Share
Home › News

Website now accepting claims in $4.3 million lottery scam settlement

Sep 9, 2019, 9:39 pm

5 commentsText Size

Insider Buzz

A website that was set up for people with losing tickets to seek refunds under a $4.3 million lottery scam settlement is now functioning.

Since 2011, Lottery Post has been reporting on the multi-state lottery jackpot and subsequent investigation and prosecution of the rigged computerized drawing scandal. Those who wish to submit a claim can do so online at www.lotterygamesettlement.com or call 877-872-3816 for more information.

A class-action lawsuit linked to the largest lottery scam in U.S. history has been settled for $4.3 million, benefiting potentially millions of people with losing tickets, according to a statement from an attorney in the case.

The settlement will refund the cost of tickets purchased for nine specific drawing dates for games sold in 33 states, the Virgin Islands, Puerto Rico and Washington, D.C., between Nov. 23, 2005, and May 23, 2013. 

The lotterygamesettlement.com website has been set up to assist people who seek refunds under the settlement.

Proof of purchase — primarily, copies of losing tickets — is not required to submit a claim for up to 10 non-winning tickets, but settlement administrators have the right to request verification to prevent fraud.

Refunds will vary based on the value of the ticket, whether the claimant has proof of purchase, and the number of valid claims submitted, the Register was told by attorneys in the case. Online court documents had not been filed as of Monday at noon.

The settlement concludes the decade-long saga springing from a computer-assisted scam that Eddie Tipton, former IT director for the Multi-State Lottery Association in Urbandale, ran on the national lottery. Tipton added a secret code to "random" number-generating computer software in 2005 that allowed him to narrow the drawing-winning odds in multiple games from as great as 5 million-to-1 down to 200-to-1.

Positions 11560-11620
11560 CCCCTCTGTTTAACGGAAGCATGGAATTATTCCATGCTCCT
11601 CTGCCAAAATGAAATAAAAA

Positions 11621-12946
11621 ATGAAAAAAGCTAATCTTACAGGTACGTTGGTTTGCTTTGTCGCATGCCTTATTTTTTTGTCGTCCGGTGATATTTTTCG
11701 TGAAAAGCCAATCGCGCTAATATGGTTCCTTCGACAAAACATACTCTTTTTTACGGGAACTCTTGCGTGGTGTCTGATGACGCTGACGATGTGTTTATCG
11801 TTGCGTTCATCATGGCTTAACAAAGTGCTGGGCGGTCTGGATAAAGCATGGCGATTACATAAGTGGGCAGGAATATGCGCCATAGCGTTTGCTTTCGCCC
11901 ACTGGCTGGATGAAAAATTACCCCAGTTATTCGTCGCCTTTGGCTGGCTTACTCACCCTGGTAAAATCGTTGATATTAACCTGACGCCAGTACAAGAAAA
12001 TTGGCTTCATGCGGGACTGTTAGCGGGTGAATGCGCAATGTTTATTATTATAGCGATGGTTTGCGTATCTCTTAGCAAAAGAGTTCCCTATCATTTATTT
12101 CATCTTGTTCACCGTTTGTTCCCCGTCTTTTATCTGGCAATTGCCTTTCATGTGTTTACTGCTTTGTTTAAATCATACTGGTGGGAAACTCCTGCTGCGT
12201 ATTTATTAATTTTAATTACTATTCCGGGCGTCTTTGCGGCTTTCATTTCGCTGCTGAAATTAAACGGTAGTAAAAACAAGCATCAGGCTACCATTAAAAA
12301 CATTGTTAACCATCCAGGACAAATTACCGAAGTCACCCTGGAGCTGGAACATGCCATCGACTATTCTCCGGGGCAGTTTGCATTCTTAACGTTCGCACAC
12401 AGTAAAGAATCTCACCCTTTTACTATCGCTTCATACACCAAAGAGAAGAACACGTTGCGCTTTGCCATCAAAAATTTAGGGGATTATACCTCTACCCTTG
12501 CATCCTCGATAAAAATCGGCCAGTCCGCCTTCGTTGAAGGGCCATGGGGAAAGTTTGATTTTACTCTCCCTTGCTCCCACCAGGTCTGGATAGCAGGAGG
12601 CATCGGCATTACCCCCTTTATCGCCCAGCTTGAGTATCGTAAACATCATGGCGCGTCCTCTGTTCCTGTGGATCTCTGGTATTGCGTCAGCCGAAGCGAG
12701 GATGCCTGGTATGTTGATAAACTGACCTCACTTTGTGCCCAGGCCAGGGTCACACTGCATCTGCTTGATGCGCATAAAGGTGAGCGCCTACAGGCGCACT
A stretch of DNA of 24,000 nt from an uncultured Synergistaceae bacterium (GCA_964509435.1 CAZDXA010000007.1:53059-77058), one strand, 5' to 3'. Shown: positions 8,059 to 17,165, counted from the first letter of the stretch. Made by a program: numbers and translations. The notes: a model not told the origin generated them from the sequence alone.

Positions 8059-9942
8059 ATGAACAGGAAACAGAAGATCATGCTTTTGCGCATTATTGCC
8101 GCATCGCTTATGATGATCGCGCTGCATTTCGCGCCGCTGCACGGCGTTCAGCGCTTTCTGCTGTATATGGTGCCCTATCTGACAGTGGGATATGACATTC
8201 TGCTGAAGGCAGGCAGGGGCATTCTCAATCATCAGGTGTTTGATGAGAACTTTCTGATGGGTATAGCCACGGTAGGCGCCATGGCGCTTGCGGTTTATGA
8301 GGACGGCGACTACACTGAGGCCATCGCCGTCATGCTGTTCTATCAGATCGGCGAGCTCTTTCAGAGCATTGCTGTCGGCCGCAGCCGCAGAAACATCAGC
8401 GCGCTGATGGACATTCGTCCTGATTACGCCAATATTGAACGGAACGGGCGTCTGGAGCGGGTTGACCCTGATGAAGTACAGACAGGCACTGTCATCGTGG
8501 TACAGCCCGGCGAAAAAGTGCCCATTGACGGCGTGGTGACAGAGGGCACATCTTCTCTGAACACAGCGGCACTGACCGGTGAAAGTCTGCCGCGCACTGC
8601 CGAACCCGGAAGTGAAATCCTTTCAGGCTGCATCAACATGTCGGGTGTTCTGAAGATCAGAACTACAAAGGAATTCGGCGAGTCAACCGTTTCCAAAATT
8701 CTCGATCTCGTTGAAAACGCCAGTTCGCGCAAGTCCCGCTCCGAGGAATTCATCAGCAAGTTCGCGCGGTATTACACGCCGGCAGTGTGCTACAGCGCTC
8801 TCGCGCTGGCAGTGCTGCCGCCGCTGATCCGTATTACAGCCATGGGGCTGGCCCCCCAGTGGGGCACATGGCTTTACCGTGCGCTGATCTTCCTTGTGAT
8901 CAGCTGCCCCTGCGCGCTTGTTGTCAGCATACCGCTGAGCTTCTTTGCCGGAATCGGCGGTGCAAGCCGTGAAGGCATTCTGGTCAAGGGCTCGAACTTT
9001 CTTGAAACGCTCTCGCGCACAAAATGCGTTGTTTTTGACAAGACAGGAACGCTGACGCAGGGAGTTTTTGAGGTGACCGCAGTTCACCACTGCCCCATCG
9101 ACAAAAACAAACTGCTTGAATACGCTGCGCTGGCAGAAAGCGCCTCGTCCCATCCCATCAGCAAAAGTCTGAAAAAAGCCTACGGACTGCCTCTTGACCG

Tipton's scam went undetected for years, and the code was replicated in lottery computer software across the nation. He hijacked at least five winning drawings totaling more than $24 million in prizes in Colorado, Wisconsin, Iowa, Kansas and Oklahoma, court records show.

In 2017, he was sentenced to up to 25 years in prison.

The lottery association — commonly referenced as MUSL — is an umbrella organization that is owned and operated by 36-member lotteries, including the Iowa Lottery. Its executives previously have said they no longer use the computer programs Tipton designed.

MUSL has denied and continues to deny any gaming wrongdoing, according to the settlement statement sent to the Register by Blake Hanson, an attorney for Burlington resident Dale Culler, who is one of at least three people who have filed lawsuits naming MUSL in connection with the rigged games.

The association chose to settle based on expected litigation expenses and uncertain risks should the lawsuit go to trial, according to information shared with the Register.

Court documents show Culler spent $63 to purchase tickets in two games he believes were affected by Tipton's scam. MUSL has agreed not to oppose paying 30% of the settlement — $1.29 million — for Culler's legal fees as well as a $20,000 "incentive award" for spearheading the lawsuit. Those payments will be deducted from the $4.3 million available for refunds.

The class-action lawsuit was initially linked to at least 7.2 million lottery tickets, but some of the games were removed from the list because they did not use Tipton's software.  The settlement agreements do not indicate how many losing tickets remain eligible for refunds.

The statement issued by Hanson on Monday offered no further comment beyond stating: "MUSL remains committed to the integrity and fairness of the multi-jurisdictional and state lottery games that its members offer."

Both parties declined further comment.

Timeline of the biggest crime in US lottery history

The following is a compilation of Lottery Post news coverage chronicling the Hot Lotto mystery and subsequently discovered crime.

We start the timeline with a news story indicating that only 3 months remained for the $16 million Hot Lotto jackpot to be claimed.

2011

2012

2013

2014

2015

2016

2017

2018

2019

Welcome Guest

Your last visit: Mon, Aug 3, 2020, 6:52 pm

Log In

Log InCancel

Forgot your username?

Forgot your password?